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James Brandon LOPER, Appellant-Defendant, v. STATE of Indiana, Appellee-Plaintiff.
Statement of the Case
 James Loper (“Loper”) appeals the denial of his motion to reduce bond. At Loper's probable cause hearing, the trial court initially set his bail at $10,000 surety or $1,000 cash. The State then charged Loper with three Level 5 felonies and three Level 6 felonies. Later, at his initial hearing, the trial court increased Loper's bail to $50,000 surety or $5,000 cash. On appeal, Loper argues that the trial court abused its discretion when it denied his motion to reduce bond, which alleged that the increase was improper. Concluding that the trial court did not abuse its discretion, we affirm the trial court's denial of the motion.
 We affirm.
Whether the trial court abused its discretion when it denied Loper's motion to reduce bond.
 In August 2009, two banks notified Raymond Kissel (“Kissel”) that checks connected to his checking account had recently been cashed and that his account had been flagged for suspicious activity. Following an investigation, wherein Loper admitted that he stole checks from Kissel, Loper was taken into custody.
 On August 21, 2009, the trial court held a probable cause hearing and found that there was “probable cause to hold [Loper] on charge[s] of Theft, Fraud, Check Deception, and Possession of a Legend Drug.” (Tr. 4). Thereafter, the trial court asked the State its position on bail, and the following exchange ensued:
THE STATE: Thank you, Your Honor. It appears from the criminal history the Defendant has a severe alcohol problem, abuse problem. He has three prior Public Intoxications and three prior alcohol related Operating While Intoxicate[d]. He also has a 2004 ten Count forgery C felony conviction case as well as a 2002 Pike County Check Deception case. Thank you. The State would like to see him placed on AAPS and a no contact order with German American Bank and Raymond Kissel.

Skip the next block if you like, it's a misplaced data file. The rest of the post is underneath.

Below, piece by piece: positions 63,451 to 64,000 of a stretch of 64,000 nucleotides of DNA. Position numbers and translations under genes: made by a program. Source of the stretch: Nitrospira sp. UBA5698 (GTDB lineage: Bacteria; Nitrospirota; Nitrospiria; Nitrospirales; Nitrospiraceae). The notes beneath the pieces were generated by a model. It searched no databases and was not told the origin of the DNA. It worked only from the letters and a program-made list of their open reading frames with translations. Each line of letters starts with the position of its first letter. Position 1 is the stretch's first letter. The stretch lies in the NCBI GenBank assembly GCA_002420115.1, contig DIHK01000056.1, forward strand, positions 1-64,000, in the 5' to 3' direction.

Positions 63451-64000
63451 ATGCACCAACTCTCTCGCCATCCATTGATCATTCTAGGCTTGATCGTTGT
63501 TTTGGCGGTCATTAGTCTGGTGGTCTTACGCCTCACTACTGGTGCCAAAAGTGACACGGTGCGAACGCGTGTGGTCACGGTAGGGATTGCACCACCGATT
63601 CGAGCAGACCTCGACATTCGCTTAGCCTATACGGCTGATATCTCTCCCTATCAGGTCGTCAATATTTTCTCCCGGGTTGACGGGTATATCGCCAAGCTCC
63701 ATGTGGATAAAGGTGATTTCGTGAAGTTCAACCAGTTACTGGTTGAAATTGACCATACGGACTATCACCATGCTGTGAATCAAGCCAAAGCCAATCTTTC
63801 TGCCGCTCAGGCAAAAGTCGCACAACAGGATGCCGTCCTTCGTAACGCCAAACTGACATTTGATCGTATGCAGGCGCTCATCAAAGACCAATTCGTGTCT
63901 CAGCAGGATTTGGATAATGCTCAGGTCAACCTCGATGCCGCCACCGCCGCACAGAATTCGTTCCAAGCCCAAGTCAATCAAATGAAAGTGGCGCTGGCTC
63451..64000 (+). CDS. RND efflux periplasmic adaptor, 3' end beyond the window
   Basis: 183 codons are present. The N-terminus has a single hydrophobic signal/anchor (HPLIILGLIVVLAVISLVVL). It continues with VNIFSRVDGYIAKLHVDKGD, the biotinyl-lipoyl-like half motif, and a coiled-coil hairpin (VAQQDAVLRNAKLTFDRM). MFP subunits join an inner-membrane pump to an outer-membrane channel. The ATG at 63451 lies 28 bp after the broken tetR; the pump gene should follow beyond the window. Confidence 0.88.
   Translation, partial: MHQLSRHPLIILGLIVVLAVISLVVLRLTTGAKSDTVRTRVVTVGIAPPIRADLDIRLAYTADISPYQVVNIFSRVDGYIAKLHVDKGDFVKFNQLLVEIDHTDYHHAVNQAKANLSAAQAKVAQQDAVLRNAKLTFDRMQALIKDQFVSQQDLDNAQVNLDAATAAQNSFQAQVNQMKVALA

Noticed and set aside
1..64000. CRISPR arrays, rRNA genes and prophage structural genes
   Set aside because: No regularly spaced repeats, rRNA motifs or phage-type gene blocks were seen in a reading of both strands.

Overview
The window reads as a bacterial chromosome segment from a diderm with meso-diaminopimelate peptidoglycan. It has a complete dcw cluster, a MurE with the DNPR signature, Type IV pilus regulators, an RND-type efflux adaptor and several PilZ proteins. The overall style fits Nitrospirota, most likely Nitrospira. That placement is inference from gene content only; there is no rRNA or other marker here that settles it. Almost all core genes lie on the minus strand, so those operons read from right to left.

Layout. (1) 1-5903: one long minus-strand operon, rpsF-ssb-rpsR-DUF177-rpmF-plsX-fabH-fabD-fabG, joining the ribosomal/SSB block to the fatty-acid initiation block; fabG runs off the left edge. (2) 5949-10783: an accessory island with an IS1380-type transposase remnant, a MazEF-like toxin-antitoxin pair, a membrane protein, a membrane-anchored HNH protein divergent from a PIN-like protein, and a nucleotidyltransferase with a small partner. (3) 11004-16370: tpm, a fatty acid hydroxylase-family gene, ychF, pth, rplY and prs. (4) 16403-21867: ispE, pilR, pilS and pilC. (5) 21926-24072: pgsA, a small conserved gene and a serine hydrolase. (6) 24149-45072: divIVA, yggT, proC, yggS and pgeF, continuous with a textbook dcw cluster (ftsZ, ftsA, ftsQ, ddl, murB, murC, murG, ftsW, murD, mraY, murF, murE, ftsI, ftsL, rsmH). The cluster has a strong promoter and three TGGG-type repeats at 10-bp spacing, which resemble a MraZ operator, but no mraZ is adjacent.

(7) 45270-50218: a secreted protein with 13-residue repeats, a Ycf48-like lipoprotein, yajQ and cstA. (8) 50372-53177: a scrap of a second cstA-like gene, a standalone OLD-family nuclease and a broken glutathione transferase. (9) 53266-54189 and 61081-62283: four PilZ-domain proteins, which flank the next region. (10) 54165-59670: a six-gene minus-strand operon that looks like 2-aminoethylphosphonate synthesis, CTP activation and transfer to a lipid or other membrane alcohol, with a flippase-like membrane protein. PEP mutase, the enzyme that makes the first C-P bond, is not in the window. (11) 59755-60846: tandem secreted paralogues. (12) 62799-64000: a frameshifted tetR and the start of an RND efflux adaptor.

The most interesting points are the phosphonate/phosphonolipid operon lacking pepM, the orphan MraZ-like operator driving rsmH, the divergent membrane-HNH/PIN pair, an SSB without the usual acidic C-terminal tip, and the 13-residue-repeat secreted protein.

THE COURT: Show bail of $10,000 surety or $1,000 cash, subject to fees and cost of representation. Your bail is $1,000 cash[.]
 Two days later, the State charged Loper with three counts of Level 5 felony fraud on a financial institution and three counts of Level 6 felony forgery. At the ensuing initial hearing on August 26, the trial court read the charges and appointed counsel for Loper. The trial court then asked about bail and the following exchanged occurred:
THE STATE: Thank you, Your Honor. In regard to bail, this Defendant has [an] extensive criminal history including Posey County in 2007 Driving While Suspended, Pike County 2002 Check Deception. In regards to Vanderburgh County we have pending Criminal Mischief right now under cause number 82D05-1905-CM-3655, 2017 and 2015 PI's, 2013 Battery Resulting in Bodily Injury, 2009 Operating a Vehicle While Habitual Traffic Violator, a D felony, Operating with a Blood Alcohol Content of .15 or more, a D felony, 2004 Forgery, C felony, that was nine Counts along with a Theft, a D felony. The State would request a bond higher than normal, Your Honor.
THE COURT: Show bail of $50,000 surety or $5,000 cash, subject to fees and cost of representation.
 In October 2019, Loper filed a motion to reduce his bond. In this motion, Loper argued that it was “improper for the court to sua sponte increase [his] bond without a showing of good cause for the increase.” (App. 42). Thereafter, the trial court held a hearing on Loper's motion, and the State argued as follows: